• Curiosity journals. Encourage students to log their thoughts and develop their curiosity habits with prompts that allow them to explore “Why?” and “What if?”
      • Encourage interdisciplinary learning. Foster connections between different subjects and disciplines to create a more holistic understanding of complex issues. Encourage students to explore beyond a single subject and investigate areas that pique their interest. This can be done through class discussions, guest speakers, and interdisciplinary projects or programs.
      • Consider how to assess. There are scales and assessment tools that faculty can use to assess curiosity in their classroom. The Five-Dimensional Curiosity Scale [5] measures five curiosity dimensions: joyous exploration, deprivation sensitivity, social tolerance, social curiosity, and thrill seeking.

Rationale and Research: The WHY

For engineers to succeed in a world with rapidly changing needs and tools, they need a sense of curiosity [6]. As mentioned, curiosity is the catalyst of inquiry. Curiosity drives us to ask questions, seek out knowledge, and pursue new experiences. Curiosity is the first step towards developing solutions. Faculty who instill a spirit of curiosity equip students to create extraordinary results [6].

Additional Resources and References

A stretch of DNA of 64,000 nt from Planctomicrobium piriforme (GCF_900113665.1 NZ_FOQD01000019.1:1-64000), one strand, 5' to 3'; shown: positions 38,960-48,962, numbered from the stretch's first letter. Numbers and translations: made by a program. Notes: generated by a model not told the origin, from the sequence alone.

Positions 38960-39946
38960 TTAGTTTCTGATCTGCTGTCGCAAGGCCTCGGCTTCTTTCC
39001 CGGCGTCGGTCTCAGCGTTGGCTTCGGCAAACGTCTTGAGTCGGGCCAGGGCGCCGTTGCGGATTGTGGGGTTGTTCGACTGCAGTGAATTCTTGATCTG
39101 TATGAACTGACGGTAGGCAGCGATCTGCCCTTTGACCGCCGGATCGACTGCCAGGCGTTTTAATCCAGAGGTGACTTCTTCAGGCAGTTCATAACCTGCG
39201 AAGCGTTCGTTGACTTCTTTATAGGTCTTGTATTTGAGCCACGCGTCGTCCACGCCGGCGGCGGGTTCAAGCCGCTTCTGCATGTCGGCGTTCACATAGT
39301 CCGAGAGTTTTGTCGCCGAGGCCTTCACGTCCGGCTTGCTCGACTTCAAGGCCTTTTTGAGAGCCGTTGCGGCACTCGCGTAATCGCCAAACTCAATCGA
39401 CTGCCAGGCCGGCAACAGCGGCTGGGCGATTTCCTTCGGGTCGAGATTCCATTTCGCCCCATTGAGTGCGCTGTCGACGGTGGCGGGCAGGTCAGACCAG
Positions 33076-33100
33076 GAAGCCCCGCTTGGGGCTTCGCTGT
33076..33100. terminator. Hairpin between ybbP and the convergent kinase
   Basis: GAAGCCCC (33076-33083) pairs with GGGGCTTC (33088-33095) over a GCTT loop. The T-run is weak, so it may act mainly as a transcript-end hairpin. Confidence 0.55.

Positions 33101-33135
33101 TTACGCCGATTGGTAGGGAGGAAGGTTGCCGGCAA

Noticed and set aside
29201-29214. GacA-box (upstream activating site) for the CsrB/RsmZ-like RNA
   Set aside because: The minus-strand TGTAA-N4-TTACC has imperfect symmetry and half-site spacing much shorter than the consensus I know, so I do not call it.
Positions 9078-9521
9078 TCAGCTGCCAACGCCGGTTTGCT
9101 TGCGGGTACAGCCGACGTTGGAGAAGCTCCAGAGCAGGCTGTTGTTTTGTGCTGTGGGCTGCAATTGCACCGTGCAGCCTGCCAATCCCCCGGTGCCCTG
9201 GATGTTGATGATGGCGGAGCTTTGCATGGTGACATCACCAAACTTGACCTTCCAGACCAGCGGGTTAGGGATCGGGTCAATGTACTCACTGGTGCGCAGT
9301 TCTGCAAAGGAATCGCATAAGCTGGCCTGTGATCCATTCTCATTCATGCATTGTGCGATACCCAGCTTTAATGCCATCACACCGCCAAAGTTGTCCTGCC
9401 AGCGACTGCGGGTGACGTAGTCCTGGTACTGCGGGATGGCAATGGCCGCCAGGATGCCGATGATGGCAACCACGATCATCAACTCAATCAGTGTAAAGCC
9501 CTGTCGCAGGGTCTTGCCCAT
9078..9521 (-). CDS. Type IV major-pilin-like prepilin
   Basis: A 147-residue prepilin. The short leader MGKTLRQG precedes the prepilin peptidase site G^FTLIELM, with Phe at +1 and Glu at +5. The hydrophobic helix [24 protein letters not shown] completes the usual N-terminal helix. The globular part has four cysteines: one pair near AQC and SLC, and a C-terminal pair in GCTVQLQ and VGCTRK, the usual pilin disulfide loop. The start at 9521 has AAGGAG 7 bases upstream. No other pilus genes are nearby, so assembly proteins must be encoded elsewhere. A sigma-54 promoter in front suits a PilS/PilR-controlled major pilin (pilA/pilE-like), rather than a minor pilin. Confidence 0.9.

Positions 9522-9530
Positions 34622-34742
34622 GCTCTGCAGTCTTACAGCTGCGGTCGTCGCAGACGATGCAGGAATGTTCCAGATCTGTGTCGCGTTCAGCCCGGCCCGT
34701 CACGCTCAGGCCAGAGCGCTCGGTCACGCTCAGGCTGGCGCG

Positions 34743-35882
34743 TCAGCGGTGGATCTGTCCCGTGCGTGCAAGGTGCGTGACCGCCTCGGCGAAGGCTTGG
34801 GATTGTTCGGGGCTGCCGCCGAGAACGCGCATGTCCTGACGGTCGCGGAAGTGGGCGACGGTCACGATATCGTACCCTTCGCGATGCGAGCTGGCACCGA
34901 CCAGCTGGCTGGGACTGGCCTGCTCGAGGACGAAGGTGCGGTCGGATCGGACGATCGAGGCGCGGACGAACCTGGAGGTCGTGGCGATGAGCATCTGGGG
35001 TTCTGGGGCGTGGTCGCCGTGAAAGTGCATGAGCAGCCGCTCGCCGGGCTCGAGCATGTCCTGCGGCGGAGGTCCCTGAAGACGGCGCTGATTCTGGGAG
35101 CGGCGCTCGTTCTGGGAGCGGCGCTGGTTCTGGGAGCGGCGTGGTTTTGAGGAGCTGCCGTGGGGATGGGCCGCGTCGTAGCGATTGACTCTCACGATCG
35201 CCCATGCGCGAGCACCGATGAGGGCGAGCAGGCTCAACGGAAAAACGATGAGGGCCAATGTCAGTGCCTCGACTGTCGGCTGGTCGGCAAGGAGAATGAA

• Enhancing student curiosity through exploring chemical reactors by Jean Andino (Dropbox): This assignment requires students to explore the use of chemical reactors in one of four different industries: food generation, paper products production, pollutant control, or pharmaceutical/therapeutics production. Designed for a 400 level course, students engage in background research to explore more and be curious.
      • Stress Analysis Lab Assignment by Jay Patel (Dropbox): This assignment is for junior level mechanical/aerospace students to conduct stress analysis on flat plates with varying sized holes subjected to tensile load. Students identify the need of the problem across multiple industries to think critically and recognize opportunity in their recommendations to the airline.

Kern Entrepreneurial Engineering Network (KEEN) Cards

Exemplar Kern Entrepreneurial Engineering Network (KEEN) Cards

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[1] ASU KEEN. “ASU KEEN – Kern Entrepreneurship Education Network.” Arizona State University. [Online]. Available: https://entrepreneurship.engineering.asu.edu/asu-keen/ 

[2] Engineering Unleashed, “Curiosity,” in Engineering Unleashed, Available online: https://engineeringunleashed.com/card/1493 

[3] J. A. Litman and C. D. Spielberger, “Measuring epistemic curiosity and its diversive and specific components,” Journal of Personality Assessment, vol. 80, no. 1, pp. 75-86, 2003.

[4] T. B. Kashdan and J. E. Roberts, “Trait and state curiosity in the genesis of intimacy: Differentiation from related constructs,” Journal of Social and Clinical Psychology, vol. 23, no. 6, pp. 792-816, 2004. 

[5] T. B. Kashdan, M. C. Stiksma, D. J. Disabato, P. E. McKnight, J. Bekier, J. Kaji, and R. Lazarus, “The five-dimensional curiosity scale: Capturing the bandwidth of curiosity and identifying four unique subgroups of curious people,” Journal of Research in Personality, vol. 73, pp. 130-149, 2018.

[6] Engineering Unleashed. (n.d.). Curiosity. Engineering Unleashed. Retrieved from https://engineeringunleashed.com/curiosity